The violent hurricane that hit Ireland on the 6-7th of January 1839, became known throughout the country as the “Night of the Big Wind”. This was a classic case of understatement, as the winds on that night are estimated to have reached 100 knots (115mph). Trees were uprooted all over the country, thatched roofs blown from houses, thousands of tonnes of hay scattered, and livestock lost.
In one case, a small pig was apparently lifted from a field in Co. Down and carried a quarter of a mile before coming to rest in the branches of a tree. In Dublin, the Bethesda Chapel, capable of holding 2,000 people, was burnt to the ground as the wind fanned the flames of an earlier fire. Sparks from this fire ignited the adjoining houses and the army had to be called to contain the blaze. The back wall of the Guinness Brewery collapsed killing nine of their best dray horses. In the village of Kilkee, 32 houses were “unroofed” and in Ennis “almost every second house is damaged”. At Newgrove, Tulla, Co. Clare “3,000 trees were blown down including the largest cedar tree in Ireland” along with “thousands of dead rookery.”
Limerick did not escape its wrath. There were 16 deaths at Limerick Port as a multitude of ships were torn from their moorings including the schooner, Undine. In Castletroy, Milford House was dismantled, Plassey House damaged. 40 trees torn up at Corbally. 100 trees uprooted at Lisnagry. In Caherguillamore Demesne near Bruff, “200 crows were found dead, having perished by the severity of the night”.
The following quotes are taken from the eyewitness account ‘Awful and Destructive Tempest’ published in the Limerick Chronicle, 9th January 1839.
“..that in the memory of the oldest inhabitant living, such a storm or tempest as that of Sunday night is wholly unknown in Limerick. Sunday evening between four and five o’clock the temperature was quite mild and the atmosphere gave no evidence of the elementary conflict to follow.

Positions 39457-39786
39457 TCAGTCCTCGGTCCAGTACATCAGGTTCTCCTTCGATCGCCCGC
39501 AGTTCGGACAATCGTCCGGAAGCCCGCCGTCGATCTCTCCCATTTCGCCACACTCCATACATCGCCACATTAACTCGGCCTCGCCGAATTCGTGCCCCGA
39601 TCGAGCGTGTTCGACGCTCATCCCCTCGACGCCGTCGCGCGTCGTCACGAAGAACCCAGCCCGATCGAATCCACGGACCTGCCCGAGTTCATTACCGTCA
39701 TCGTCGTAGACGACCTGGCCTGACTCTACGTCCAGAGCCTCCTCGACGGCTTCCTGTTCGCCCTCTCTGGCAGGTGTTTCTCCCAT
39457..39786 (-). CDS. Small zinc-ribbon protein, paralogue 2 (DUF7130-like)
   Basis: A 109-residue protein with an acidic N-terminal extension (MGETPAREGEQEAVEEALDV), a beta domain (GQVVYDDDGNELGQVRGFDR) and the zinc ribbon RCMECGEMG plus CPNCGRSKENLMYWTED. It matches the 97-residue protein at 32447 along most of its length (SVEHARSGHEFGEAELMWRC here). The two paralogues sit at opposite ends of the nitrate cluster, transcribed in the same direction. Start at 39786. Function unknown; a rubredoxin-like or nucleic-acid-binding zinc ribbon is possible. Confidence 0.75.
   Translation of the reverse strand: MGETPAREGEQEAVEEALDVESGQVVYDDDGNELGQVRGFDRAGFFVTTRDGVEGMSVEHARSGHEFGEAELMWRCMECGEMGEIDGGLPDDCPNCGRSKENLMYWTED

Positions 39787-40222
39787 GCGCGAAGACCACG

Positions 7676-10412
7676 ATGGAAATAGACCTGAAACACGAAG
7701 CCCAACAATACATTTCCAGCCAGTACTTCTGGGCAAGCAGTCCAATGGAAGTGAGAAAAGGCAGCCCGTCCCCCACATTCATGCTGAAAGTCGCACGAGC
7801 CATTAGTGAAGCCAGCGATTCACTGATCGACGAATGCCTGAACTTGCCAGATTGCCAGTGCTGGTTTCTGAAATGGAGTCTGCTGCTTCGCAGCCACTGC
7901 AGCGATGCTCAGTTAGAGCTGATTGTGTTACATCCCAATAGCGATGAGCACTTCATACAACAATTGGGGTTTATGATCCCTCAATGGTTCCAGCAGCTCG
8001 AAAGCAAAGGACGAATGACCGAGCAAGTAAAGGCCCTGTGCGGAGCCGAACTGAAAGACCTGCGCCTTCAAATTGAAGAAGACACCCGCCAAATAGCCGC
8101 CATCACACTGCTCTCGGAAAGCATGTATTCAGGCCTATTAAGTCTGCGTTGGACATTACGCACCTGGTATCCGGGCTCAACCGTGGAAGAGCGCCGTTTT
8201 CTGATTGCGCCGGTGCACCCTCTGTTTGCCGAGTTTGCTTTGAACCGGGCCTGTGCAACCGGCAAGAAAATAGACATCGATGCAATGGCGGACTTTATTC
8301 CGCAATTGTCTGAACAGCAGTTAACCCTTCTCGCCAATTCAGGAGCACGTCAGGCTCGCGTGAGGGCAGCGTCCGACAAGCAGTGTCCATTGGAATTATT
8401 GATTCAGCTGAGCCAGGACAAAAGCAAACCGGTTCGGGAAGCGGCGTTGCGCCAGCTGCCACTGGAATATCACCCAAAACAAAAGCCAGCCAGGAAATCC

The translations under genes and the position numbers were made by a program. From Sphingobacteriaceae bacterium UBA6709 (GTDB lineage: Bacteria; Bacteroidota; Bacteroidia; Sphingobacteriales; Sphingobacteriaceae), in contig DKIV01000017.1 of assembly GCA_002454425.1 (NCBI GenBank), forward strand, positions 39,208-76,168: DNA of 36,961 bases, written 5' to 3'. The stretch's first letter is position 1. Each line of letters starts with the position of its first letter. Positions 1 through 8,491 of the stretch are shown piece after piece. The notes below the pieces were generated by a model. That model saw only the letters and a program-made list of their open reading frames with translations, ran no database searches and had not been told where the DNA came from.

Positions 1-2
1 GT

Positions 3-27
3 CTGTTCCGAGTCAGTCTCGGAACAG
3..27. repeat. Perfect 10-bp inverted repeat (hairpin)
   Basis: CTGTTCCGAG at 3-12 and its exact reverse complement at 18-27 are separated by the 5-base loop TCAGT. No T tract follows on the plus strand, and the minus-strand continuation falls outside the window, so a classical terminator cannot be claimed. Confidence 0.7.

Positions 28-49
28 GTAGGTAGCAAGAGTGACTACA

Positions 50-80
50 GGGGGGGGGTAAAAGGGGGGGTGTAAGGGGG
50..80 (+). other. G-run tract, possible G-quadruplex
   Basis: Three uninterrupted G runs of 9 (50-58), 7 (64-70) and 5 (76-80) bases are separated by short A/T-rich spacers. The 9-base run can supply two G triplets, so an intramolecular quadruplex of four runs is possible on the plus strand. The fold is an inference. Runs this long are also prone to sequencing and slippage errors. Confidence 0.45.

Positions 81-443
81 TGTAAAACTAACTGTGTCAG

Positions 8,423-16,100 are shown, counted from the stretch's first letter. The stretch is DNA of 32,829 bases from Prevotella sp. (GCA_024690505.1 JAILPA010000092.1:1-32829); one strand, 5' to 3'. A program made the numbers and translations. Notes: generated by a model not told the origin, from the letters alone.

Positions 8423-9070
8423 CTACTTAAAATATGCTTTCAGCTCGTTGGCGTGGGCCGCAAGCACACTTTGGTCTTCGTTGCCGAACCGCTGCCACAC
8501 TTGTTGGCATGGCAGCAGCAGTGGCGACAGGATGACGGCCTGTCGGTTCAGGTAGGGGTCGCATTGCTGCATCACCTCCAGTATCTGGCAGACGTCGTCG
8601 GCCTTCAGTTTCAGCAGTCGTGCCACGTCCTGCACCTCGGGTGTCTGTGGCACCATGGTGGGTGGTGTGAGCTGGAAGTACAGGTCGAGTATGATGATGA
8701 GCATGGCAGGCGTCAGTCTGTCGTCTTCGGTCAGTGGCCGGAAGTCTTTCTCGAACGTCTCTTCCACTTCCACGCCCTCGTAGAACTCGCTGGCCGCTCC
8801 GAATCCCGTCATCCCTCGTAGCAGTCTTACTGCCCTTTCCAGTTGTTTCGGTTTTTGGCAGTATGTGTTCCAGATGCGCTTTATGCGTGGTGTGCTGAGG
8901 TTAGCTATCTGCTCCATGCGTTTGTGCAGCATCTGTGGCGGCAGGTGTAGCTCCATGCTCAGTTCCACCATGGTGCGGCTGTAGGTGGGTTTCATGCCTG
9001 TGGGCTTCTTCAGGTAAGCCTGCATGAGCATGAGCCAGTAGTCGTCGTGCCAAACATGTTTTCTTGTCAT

One glass, a faithful index of the weather, early that evening showed the quicksilver under the extreme lowest mark of the barometer. At 8.30pm the storm set in, blowing a rough gale, which increased in fury every hour, until midnight when it raged as a perfect Hurricane.
All of the gas lamps were extinguished. The watchmen took refuge, in terror of their lives, under hall-door porticos, no living creature being able to stand the streets. Streaks of lightning, at intervals, illuminated the midnight darkness,as showers of slates at every angle, strewed the ground, in pieces.
Not a public edifice or institution in the City escaped the ravages of the storm, all suffering material damage in the fierce encounter. The best built houses of the New Town, were sadly dismantled in the upper stories…house tops and flues fell prostrate.
The crash of window glass was general and incessant. Whole stacks of chimneys would occasionally tumble down, after struggling with the blast like a drunken man to hold his equilibrium. At Arthur’s Quay, the houses rocked like a cradle, and when the affrighted families hurried from their beds to the vaults below for protection they were repulsed by the rush of water from the inflowing tide, raised to an unusual height by the force of its kindred element.
The English and Irish Towns (the abode of the less affluent), are a scene of ruin and dilapidation. A crowd of people gladly took refuge in the hall of the Exchange, whose gates were thrown open to receive them. Here they remained until daylight, many of them with only a blanket or sheet, for in their anxiety to escape they did not bring clothing.
In some cases entire slated roofs sunk, and sleeping rooms were instantly transformed into a mass of rubbish, terror seizing the occupants. Happily in those cases, no serious casualty occurred, as the impending danger induced most them to quit possession minutes before.”